Electro-Harmonix has announced its latest pedal Mod Rex, polyrhythmic modulator that lets you weave compelling, shifting, musical tapestries. The pedal comes equipped with four, independent modulation sections synced in time. MOD delivers vibrato, flanger, chorus or phaser. TREM features tremolo. PAN modulates between left and right in stereo operation and FILTER offers a choice of […]
Expressive E has introduced Touché SE, an expressive instrument that allows you to control the sound of your synthesizers with the pressure of your hand. While the original Touché has internal memory and can be used standalone, the smaller, USB-only Touché SE controller must be connected to a computer to function and does not have […]
“Expressive control” has largely translated to “wiggly keyboards” and “squishy grids,” with one notable exception – the unique, paddle-like Touché from Expressive E. And while keeping essentially the same design, they’ve gotten the price down to just US$/EUR229, making this potentially a no-brainer.
The result: add this little device to your rig, and play gesturally with a whole bunch of instruments, either using provided examples or creating your own.
Expressive E’s approach has set itself apart in two key ways. First, they’ve gone with a design that’s completely different than anyone else working in expressive control. It’s not a ribbon, not a grid, not an X/Y pad, and not a keyboard, in other words.
The Touché is best described as a paddle, a standalone object that you sit next to your computer or instrument. There’s a patented mechanism in there that responds to mechanical movements, so with the slightest pressure or tap, you can activate it, or push harder for multi-axis control.
And that, in turn, opens this up to lots of different control applications. Expressive E market this mainly for controlling instruments, like synthesizers, but any music or visual performance input could be relevant.
The second clever element in Expressive E’s approach is to bundle a whole bunch of presets. The first Touché had loads of support even for hardware synths. The new one is focused more on software. But together, this means that while you can map your own ideas, you’ve got a load of places to start.
The original Touché is US$/EUR 399.
Touché SE is just $/EUR 229.
Here’s the cool thing about that price break: the only real sacrifice here is the standalone operation with hardware. (The SE works with bus-powered USB only.)
Other than that, it’s the same hardware as before, though with a polycarbonate touch plate.
In fact, otherwise you get more:
Lié hosting software, with VST hosting so you can use your own plug-ins
UVI-powered internal sound engine with leads and mallets and loads of other things
200 ready-to-play internal sounds, which you can call up using dedicated buttons on the device
200+ presets for popular plug-ins (like Native Instruments’ Massive and Prism, Serum, Arturia software, etc.)
So connect this USB bus-powered device (they put a huge four-foot cable in the box), and you get multi-dimensional gestural control.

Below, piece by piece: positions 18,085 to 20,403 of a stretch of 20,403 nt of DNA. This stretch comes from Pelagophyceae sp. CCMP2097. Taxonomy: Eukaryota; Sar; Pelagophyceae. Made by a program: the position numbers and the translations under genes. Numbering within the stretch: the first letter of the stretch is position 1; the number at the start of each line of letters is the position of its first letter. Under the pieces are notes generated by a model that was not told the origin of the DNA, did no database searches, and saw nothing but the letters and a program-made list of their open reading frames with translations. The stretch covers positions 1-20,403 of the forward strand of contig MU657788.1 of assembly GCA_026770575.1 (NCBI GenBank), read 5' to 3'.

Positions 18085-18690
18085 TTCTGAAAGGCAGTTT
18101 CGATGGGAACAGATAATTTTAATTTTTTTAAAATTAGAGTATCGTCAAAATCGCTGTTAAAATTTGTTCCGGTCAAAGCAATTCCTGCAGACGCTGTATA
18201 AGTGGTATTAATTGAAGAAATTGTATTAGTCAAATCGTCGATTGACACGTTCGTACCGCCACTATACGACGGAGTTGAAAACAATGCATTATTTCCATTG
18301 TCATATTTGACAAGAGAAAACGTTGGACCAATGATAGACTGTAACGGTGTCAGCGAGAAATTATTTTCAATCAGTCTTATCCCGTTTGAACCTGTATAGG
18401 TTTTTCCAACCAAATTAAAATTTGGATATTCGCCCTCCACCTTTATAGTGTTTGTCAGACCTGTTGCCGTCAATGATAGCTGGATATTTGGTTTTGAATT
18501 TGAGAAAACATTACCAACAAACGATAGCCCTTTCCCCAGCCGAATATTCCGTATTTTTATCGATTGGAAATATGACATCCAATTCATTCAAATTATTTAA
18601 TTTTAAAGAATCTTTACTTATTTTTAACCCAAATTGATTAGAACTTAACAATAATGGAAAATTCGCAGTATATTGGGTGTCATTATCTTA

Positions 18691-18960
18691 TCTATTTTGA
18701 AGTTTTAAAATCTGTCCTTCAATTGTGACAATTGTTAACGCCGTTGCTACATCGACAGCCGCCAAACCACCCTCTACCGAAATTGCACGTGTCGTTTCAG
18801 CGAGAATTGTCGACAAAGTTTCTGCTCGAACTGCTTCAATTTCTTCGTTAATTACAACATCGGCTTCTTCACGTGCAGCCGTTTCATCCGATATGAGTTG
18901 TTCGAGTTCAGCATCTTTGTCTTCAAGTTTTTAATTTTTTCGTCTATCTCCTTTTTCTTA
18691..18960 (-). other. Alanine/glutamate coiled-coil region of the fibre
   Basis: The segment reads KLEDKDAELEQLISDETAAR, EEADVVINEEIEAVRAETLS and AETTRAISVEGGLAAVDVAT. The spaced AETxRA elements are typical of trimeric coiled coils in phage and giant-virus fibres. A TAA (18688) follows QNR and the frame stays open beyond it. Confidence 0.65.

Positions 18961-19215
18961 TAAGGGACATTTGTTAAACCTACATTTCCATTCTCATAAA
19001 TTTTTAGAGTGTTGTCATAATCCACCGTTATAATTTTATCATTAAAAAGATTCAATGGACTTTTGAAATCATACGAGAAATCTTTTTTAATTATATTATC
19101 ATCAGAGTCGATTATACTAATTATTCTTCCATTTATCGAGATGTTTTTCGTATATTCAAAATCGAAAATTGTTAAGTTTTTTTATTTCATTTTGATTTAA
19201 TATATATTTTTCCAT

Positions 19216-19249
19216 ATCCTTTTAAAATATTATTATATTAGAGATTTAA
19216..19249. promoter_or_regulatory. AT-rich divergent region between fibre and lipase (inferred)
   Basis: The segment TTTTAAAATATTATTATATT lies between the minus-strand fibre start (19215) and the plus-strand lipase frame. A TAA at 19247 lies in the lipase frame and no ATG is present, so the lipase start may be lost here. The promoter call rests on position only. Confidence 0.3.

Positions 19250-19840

Standalone, VST, AU, Mac, Windows. (Would love to see a Linux/Raspi version!)
I’ve been playing one for a bit and – it’s hugely powerful, likely of appeal both to plug-in and synth lovers and DIYers alike.
TC Electronic has introduced DVR250-DT, a groundbreaking reverb unit that aims to bring vintage reverb, glistening sway and sweet character to your DAW. The reverb is the latest addition to the TC ICON series, a range of hardware-controlled effect plugins. With its original fusion of software processing and a hardware interface, DVR250-DT captures the amazing […]
Following the success of the acclaimed Edge and Verge modeling microphones, Antelope Audio has unveiled the next evolution of its mic modeling technology. The new Edge Family consists of three large-diaphragm condensers — the fixed cardioid pattern Edge Solo, the multi-pattern Edge Duo, and the dual-capsule Edge Quadro. Together with Antelope’s continually expanding range of […]
In a sea of synths that embrace retro vibes or big form factors, futurists and minimalist design lovers have eagerly awaited the Teenage Engineering OP-Z. And that wait is nearly over.
The new thing from Sweden now at last starts preorders now, with a ship date in mid October. The first batch are already gone, but at least we know these things are making their way into the world.
It’ll even come with a cute case bundle. (Cables and grippy knobs sold separately.)
There’s even an atypical apology from the Teenagers:
– let us start by apologizing for the long delay.* to develop new products can at times be quite hard and when you work on things that have never been done before,
it’s even harder. over the last year we have re-worked and re-thought in absurdum, but now when three long years of development have finally come to an end, we feel quite confident that you will actually thank us for that extra long wait. why? you might ask…– because the result is just pretty, pretty great.
Hands-on sessions at Moscow’s Synthposium – the surprise in-event this year for synth lovers – in fact confirmed the pretty-greatness of the OP-Z.
So instead of Stockholm, we got the really proper view of the OP-Z in the Russian capital, as documented here. The “Z” stands for “depth”: